What do we make of the road not taken? The romance that does not lead to marriage; the job we don’t get; the house that falls through; the career that doesn’t materialise.
We cannot control other people – the lover, the interviewer, the seller – so these incidents can happen to us many times in the course of a life. And the way we interpret outcomes depends a lot on the way we think about the world. For some, luck is the only explanation. If you don’t believe in God, luck is a kinder way of looking at events than a cold, reductionist view of life that is no more than the random interaction of atoms. Luck feels shinier and is accessible to all. She even has a name, Lady Luck. But no-one knows what this means and when you begin to unpack it, there are usually other factors at work. Napoleon used to ask the question about aspiring generals: is he lucky? Behind this lies the hint that people are lucky for a reason. So perhaps there is no such thing as luck at all.
The faithful usually believe that God is at work in circumstances and that nothing really happens by chance. We remind ourselves of Romans 8:28: all things work together for good for those who love God. This mysterious saying of Paul has been a consolation to generations of believers, but it is important we do not become fatalistic about God’s will. We are called to work out our own salvation; God has given us freedom to express who we are and the call to follow Christ is not coercive, telling us what to do at every point of our lives.
If we are not fatalistic about God’s will, we have to accept that God’s will does not always get done. This idea sometimes makes people afraid. But logic tells us this is true. How can it be God’s will that people are trafficked as slaves or children are blown up by cluster bombs? The very reason we are given the Lord’s Prayer is because God’s will is not always done on earth and we must intercede that it is. Though God’s will is not done in every case, he does not desert those who suffer or are perplexed at life’s outcomes.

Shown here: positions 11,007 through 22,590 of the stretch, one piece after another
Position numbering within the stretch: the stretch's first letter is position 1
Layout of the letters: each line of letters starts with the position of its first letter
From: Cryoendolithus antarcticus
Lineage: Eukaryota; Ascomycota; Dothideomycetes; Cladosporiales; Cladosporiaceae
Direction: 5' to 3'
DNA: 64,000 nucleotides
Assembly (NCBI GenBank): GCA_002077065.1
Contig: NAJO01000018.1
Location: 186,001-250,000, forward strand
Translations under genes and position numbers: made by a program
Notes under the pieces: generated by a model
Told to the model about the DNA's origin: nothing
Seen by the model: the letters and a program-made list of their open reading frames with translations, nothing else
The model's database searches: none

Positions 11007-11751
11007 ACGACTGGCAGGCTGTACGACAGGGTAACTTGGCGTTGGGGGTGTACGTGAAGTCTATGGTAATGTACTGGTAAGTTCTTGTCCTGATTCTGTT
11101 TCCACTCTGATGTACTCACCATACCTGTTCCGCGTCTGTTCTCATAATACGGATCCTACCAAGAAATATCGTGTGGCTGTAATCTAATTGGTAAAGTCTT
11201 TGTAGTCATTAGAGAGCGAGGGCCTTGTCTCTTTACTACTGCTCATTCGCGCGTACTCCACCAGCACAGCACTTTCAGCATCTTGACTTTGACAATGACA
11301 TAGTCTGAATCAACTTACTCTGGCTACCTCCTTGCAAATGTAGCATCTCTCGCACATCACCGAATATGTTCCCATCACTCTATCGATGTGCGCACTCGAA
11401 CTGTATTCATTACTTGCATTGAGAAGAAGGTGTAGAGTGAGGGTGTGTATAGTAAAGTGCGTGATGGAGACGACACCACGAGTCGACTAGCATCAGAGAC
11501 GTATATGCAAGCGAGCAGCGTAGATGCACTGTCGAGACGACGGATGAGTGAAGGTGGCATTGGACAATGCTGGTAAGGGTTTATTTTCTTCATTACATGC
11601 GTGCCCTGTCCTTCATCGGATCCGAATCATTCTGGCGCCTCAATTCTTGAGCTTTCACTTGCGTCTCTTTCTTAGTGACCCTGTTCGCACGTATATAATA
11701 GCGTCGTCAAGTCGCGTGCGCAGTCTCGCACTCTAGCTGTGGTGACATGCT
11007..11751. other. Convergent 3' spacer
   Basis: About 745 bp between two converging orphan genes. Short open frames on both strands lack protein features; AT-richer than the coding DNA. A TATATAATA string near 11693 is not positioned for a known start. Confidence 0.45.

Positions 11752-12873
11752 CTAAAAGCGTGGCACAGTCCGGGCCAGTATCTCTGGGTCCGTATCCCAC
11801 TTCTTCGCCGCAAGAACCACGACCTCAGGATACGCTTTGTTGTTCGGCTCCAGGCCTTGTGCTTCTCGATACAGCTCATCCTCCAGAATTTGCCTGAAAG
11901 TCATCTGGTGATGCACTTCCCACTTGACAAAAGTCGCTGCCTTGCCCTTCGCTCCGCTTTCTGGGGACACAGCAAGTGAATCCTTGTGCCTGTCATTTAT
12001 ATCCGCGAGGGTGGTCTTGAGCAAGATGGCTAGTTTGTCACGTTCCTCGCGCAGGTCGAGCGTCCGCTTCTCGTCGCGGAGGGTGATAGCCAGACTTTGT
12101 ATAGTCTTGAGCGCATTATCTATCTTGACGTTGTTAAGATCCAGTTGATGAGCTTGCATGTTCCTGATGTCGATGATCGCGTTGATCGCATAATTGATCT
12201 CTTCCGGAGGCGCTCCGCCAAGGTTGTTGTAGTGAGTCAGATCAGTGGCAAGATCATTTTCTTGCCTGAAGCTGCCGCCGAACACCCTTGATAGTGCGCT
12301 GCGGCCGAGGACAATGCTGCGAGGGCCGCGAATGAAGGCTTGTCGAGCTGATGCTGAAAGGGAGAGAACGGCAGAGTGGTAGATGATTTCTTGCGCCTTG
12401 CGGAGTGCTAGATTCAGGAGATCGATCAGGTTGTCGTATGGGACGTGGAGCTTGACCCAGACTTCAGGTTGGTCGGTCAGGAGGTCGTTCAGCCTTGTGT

One of the things we find hardest is when our desires aren’t realised in life, when we are sure God was in them. Does this mean we were wrong to have the desire in the first place? Or that the desire was of God, but his will was frustrated in some way?
Acts chapter one contains the story of the replacement of the twelfth Apostle. Curiously, this is the only incident recorded in scripture of what happened between Jesus’ ascension and the Day of Pentecost. Lots of other things will have happened, but Luke does not think to record them. Why was this incident so noteworthy? For the disciples, the words of Jesus about sitting on twelve thrones, judging the tribes of Israel, may have been uppermost in their minds. There was an absence in one seat as palpable as the empty chair at the Christmas dinner table. They had been told to wait in one place by Jesus, and the absence was all the more pronounced. Without a replacement, the true nature of Judas would have played all the more on their minds.
There were two criteria for Apostleship: that the person be with Jesus from the start and be an eye witness of his resurrection. Two people were shortlisted for the role out of several others. We don’t know how many there were or why only two were put forward, but Joseph and Matthias were the last men standing in an election to choose who joined the most important team in the world’s history.